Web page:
Saturday, December 7, 2013
FARMINGTON -- The 55-year-old man who was killed by a bull on Friday worked with cattle his entire life, was devoted to his family and hitchhiked across the United States twice when he was younger.
Ernest Bubar, of New Sharon, will be remembered as a "high-spirited, loving" person, said his oldest brother, Roger, of Industry, on Saturday.
Bubar was pinned to the ground by a bull at Sandy River Farms in Farmington on Friday morning after he tried to herd the animal back to the farm. He was taken to Franklin Memorial Hospital in Farmington where he died of his injuries.
"He was always happy and joyful," Roger Bubar said. "He was just very proud of his family -- loved friends and family."
Ernest Bubar -- called Ernie by those who knew him -- grew up on his family's farm in St. Albans, worked on several dairy farms in Maine and spent the last 12 years milking cows at the farm in Farmington, where he reported for work at 3 a.m., his brother said.
"It was just a tragic accident," Roger Bubar said.
Early Friday, Ernest Bubar noticed a bull was in the wrong pasture and tried to get it back by himself. The animal hit him and pinned him to the ground, according to a statement from the farm, owned by L. Herbert York and his wife, Brenda.
Bubar used his cell phone to call other workers in the barn for help, and they secured the bull. Paramedics moved Bubar into an ambulance.
The last thing they heard him say, according to his brother, Stephen Bubar, was, "It was a beautiful day."
The Chief Medical Examiner's Office is examining Ernest Bubar's body, and the Occupational Safety and Health Administration is investigating, since the accident happened while Bubar was at work, Officer Wayne Drake, with the Farmington Police Department, said.
The Holstein bull received "swift barnyard justice," Drake said. It was sold to a cattle dealer who will bring it to a slaughterhouse.
"It was off the farm as of (Friday) morning, heading for that end result," he said.
Bubar's injuries were "consistent with a very, very, very large animal trampling him," Drake said. "There were just severe internal injuries."
The accident is unfortunate for everyone involved, he said, including Bubar's family and the farm, which he described as having a "great" reputation.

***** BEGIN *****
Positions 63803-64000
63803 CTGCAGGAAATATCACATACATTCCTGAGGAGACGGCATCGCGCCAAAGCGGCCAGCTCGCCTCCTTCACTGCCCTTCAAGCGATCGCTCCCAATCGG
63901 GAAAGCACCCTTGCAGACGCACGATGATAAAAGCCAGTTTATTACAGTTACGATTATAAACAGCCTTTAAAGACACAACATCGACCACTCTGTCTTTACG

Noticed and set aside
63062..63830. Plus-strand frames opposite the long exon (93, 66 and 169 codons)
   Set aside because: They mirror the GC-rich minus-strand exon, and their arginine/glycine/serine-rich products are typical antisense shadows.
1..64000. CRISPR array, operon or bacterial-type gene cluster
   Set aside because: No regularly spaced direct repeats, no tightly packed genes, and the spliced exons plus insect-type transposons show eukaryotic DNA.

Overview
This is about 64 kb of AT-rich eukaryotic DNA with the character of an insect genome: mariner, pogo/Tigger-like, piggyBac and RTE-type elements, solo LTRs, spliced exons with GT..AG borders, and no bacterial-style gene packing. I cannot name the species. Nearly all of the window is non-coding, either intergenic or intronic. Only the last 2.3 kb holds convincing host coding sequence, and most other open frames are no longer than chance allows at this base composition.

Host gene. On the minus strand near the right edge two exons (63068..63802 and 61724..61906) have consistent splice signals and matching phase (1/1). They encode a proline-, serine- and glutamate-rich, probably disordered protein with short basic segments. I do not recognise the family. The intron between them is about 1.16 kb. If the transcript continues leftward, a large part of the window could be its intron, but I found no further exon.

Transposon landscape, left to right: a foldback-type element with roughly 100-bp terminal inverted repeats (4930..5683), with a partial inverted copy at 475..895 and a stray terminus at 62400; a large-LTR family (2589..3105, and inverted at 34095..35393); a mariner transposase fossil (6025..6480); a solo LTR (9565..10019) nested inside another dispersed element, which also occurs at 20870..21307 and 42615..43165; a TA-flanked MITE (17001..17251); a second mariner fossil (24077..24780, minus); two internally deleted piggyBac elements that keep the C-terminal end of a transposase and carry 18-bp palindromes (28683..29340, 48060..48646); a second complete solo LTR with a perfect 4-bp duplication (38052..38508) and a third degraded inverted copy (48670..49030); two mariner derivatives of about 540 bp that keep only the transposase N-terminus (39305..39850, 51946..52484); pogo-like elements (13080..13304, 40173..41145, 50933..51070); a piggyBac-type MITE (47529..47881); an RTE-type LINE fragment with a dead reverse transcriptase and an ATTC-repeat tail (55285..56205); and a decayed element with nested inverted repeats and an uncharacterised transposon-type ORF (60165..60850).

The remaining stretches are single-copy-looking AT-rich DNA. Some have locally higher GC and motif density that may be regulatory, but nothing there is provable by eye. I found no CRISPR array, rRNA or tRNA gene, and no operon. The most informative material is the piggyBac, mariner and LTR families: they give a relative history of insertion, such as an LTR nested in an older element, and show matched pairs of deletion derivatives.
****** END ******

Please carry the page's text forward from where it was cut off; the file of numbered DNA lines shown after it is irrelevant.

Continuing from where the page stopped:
"It's been tough for everybody," he said.
Erik Johnson, manager of the farm, said it was difficult to keep working and the accident left him numb. "The sad thing is you still have to operate," he said. "You've got to keep going."
Ernest Bubar essentially had three families, said his brother, Roger. He considered the people at the farm his family; then there were his six stepchildren, his three grandchildren, and his wife of 17 years, Maureen Bubar, 44, who is known as Peach; and his parents, Wendell and Marjorie (McDougal) Bubar, of St. Albans, their children, 17 grandchildren and 19 great-grandchildren.
Ernest Bubar enjoyed hunting and spending time at the family's hunting camp in Hartland, Roger Bubar said. He liked it so much, he kept two pictures of the camp on his cell phone.
His immediate and extended family spent a lot of time together growing up on a farm that raised Guernsey dairy cows.
"He was just proud to be a McDougal," Roger Bubar said.
Both the McDougals, his mother's family, and the Bubars, are well known in the area.
He graduated from Nokomis Regional High School in Newport in 1975, then hitchhiked twice across the U.S. "just for fun," his brother said.
Deaths caused by bulls and cows are rare in both Maine and the U.S., with most happening in Western states.
Of the 2,334 deaths that occurred during the production of crops and animals in the U.S. between 2003 and 2007, just 5 percent, or 108, involved cattle as either the primary or secondary cause, according to a report published by the Centers for Disease Control and Prevention, a component of the U.S. Department of Health and Human Services.
That's a yearly average of about 22 deaths caused by cattle.
Of the 4,551 fatal work injuries in the U.S. in 2009, just 19 occurred in Maine, according to the U.S. Bureau of Labor Statistics. The agriculture, fishing, hunting and forestry sector had the highest rate of work-related deaths.
Erin Rhoda -- 612-2368